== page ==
Meet Our Providers

With providers practicing in 50 specialties at 13 convenient locations, it’s easy to find the right healthcare team at Carle.

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Medical Services

Carle Foundation Hospital

Based in Urbana, Ill., the Carle Foundation Hospital is a 413-bed regional care hospital that has achieved Magnet® designation. It is the area's only Level 1 Trauma Center.

611 W. Park St, Urbana, IL 61801
(217) 383-3311

Carle Hoopeston Regional Health Center

Carle Hoopeston Regional Health Center is comprised of a 24-bed critical access hospital and medical clinic based in Hoopeston, Illinois.

701 E. Orange St, Hoopeston, IL 60942
(217) 283-5531

Carle Richland Memorial Hospital

Located in Olney, Ill., Carle Richland Memorial Hospital is a 104-bed hospital with nearly 600 employees serving portions of eight counties in southeastern Illinois.

800 E. Locust St, Olney, IL 62450
(618) 395-2131

Convenient Care vs. ED

Carle Convenient Care and Convenient Care Plus offer same-day treatment for minor illnesses and injuries through walk-in appointments.

Not sure where to go? Click here for a list of conditions appropriate for the emergency department

*These locations are Convenient Care Plus locations.


Philanthropy gives hope to patients and helps take health care in our community to a whole new level.

Treatment Options

At Carle Cancer Center, the latest state-of-the-art treatments and technologies are available to our patients. It is important to remember that different cancers require different treatments based on a variety of factors. For this reason, your treatment plan will be designed to meet the needs and requirements of your specific form of cancer.

Physicians will create an individualized treatment plan for each patient. Treatment plans depend upon:

  • Exact location of tumor
  • Stage of cancer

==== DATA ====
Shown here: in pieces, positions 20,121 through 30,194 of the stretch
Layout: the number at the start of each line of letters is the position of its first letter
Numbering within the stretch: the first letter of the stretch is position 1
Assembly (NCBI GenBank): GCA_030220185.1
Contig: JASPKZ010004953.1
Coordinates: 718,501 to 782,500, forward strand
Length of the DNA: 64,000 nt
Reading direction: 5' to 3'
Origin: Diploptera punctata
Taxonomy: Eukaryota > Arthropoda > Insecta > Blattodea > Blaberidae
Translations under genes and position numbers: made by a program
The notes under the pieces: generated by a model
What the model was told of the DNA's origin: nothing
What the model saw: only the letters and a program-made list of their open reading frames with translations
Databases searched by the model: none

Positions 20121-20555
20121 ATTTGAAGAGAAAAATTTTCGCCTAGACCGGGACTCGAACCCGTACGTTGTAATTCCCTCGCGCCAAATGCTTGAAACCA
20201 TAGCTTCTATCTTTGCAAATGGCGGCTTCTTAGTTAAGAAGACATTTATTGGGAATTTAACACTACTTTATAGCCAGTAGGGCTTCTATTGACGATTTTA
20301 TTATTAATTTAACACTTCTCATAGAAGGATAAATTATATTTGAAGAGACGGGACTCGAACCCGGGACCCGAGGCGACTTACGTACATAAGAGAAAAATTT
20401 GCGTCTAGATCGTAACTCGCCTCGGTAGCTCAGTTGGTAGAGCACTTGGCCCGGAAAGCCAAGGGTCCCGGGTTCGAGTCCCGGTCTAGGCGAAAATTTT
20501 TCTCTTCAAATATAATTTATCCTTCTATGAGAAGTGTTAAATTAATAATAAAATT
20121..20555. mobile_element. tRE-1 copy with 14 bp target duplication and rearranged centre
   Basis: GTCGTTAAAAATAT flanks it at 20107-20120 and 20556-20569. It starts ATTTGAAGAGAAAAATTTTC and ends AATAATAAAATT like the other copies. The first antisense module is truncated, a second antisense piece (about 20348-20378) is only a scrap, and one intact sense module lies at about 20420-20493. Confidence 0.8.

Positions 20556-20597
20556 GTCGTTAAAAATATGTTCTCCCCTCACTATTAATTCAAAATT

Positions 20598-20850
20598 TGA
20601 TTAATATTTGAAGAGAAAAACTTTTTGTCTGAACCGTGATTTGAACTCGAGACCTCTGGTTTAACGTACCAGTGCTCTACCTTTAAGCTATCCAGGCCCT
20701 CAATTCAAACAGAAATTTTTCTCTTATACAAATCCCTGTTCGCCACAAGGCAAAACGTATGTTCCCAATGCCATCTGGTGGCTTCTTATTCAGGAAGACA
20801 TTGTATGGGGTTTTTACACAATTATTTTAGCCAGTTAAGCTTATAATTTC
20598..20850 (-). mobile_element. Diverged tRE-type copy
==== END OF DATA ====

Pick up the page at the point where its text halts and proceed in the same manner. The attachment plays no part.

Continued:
• Patient's age
  • General health of patient

Patients and physicians will confer to carefully consider treatment options, while considering how the treatment might change a patient's appearance, speech ability, and eating and breathing. There is much to consider, and each step will be carefully analyzed for the best interest of the patient.

Treatment options may include:


Surgery is often the first method used in diagnosing or treating cancer. It may be followed by other treatments such as chemotherapy or radiation therapy. Some surgical procedures are done in an outpatient setting, while others may require hospitalization. Surgeons use the latest techniques to treat tumors and reconstruct tissue while restoring function and appearance.

Our surgeons, oncologists and other physicians work as a team to obtain the best possible outcome for our patients. Surgery may be performed to achieve one or more of the following goals:

Preventive surgery is performed to remove growths or tissues that are likely to develop into cancer.
Diagnosis and Staging
A biopsy may be performed to discover whether a growth is cancerous, and if so, how far the disease has progressed.
Curative surgery aims to remove an entire tumor.
Tumor Reduction
Called "debulking," this surgery is performed to remove the majority of a tumor. Some cancer cells may remain and may be removed by other treatment methods.
Palliative surgery does not treat cancer but rather alleviates pain and other complications that a cancer may cause.

Reconstructive surgery addresses body image concerns resulting from cancer or cancer treatment. Options may include facial reconstruction or scar revision.

  • Microvasular reconstruction - Microvascular head and neck reconstruction is a technique for rebuilding the face and neck using blood vessels, bone and tissue, including muscle and skin from other parts of the body. The technique is one of the most advanced surgical options available for rehabilitating surgical defects that are caused by the removal of head and neck tumors.
  • Neck dissection and reconstruction - Standard surgery for excision of cervical nodal metastases resulting from head and neck cancer.
  • Tracheostomy - Surgically created hole through the front of your neck and into your windpipe.
  • Laryngectomy - Removal of the larynx and separation of the airway from the mouth, nose and esophagus.